News outlets and physicians have likewise turned the spotlight on loneliness. According to some reports, America is experiencing a “loneliness epidemic.” Researchers suggest that 20% to 35% of the population is experiencing the feeling and warn that not only is loneliness emotionally trying, but its physical costs are devastating, with the lonely dying prematurely. In 2016, the Washington Post labeled the emotion a “lethal risk.”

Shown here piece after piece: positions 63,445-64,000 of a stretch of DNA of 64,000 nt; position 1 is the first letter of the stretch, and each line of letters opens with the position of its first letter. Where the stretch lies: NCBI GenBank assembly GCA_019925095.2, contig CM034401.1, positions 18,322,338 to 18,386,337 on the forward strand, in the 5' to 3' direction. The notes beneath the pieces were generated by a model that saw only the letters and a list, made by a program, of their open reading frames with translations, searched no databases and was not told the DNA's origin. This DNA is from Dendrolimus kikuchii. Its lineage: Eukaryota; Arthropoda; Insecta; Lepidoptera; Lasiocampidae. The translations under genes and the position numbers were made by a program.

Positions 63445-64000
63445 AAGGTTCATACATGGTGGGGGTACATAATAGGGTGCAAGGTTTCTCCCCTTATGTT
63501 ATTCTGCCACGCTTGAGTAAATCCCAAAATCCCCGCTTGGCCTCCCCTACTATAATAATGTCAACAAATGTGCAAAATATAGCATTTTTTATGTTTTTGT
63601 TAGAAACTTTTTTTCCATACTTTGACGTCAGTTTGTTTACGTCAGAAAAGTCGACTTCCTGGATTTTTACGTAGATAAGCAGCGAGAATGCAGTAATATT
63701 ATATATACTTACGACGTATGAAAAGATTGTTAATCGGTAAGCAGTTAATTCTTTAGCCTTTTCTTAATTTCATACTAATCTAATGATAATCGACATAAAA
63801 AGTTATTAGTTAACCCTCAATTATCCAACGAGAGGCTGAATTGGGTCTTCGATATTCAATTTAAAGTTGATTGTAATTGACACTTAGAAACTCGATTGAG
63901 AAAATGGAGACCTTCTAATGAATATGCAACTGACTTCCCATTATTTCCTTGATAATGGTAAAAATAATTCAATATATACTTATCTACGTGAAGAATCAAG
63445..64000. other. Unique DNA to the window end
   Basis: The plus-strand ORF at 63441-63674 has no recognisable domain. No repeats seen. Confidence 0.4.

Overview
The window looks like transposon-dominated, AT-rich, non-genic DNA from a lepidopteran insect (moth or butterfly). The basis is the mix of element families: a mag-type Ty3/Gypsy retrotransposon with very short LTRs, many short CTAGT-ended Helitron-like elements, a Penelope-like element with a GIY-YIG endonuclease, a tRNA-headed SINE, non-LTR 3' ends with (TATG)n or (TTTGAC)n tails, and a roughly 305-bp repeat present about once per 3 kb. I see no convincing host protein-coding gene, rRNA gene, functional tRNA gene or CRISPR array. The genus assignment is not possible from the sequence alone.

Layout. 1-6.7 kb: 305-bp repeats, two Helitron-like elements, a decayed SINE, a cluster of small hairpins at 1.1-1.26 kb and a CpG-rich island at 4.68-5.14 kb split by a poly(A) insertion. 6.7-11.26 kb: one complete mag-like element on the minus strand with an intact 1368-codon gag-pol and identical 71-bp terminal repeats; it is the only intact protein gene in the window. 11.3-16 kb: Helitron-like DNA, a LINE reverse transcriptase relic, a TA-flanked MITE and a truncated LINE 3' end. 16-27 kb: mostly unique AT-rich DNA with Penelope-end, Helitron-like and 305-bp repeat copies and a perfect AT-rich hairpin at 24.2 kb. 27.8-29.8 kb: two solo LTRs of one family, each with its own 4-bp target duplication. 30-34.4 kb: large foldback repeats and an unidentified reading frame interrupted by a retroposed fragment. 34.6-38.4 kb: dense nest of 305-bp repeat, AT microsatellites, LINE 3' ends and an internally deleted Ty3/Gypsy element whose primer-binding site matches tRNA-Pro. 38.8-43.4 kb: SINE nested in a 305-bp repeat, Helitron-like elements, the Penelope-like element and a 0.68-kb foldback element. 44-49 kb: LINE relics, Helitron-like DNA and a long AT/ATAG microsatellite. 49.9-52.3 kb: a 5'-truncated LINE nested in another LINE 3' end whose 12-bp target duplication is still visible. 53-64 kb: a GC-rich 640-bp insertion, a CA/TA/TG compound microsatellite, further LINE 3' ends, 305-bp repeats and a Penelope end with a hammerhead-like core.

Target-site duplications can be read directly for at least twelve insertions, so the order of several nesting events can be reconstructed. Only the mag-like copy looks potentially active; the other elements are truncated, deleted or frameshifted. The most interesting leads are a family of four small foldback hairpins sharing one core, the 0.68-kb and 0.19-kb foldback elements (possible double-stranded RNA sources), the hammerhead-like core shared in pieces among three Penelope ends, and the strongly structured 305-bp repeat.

While much of the discussion has been dominated by sociologists who have focused on whether loneliness has increased or decreased as a result of digital technologies, posing the question that way obscures key issues. To understand contemporary concerns with loneliness, historians need to probe how the social experience of the emotion has changed over time. Nineteenth-century loneliness was not the same as twenty-first-century loneliness. Loneliness felt different—and meant different things—to earlier generations of Americans. Although no one in the nineteenth century enjoyed the feeling, there was far less cultural concern about it, and some believed the feeling was both inevitable and even virtuous, full of religious import. Americans had different, more modest, expectations about the number of social connections they should have. This presentation will explain why and how the experience of loneliness has changed since the nineteenth century. Modern technology and new psychological theories left a decisive mark on Americans’ emotional lives, reshaping loneliness from an unpleasant part of the human condition into what many regard as a dangerous social epidemic of the digital era.
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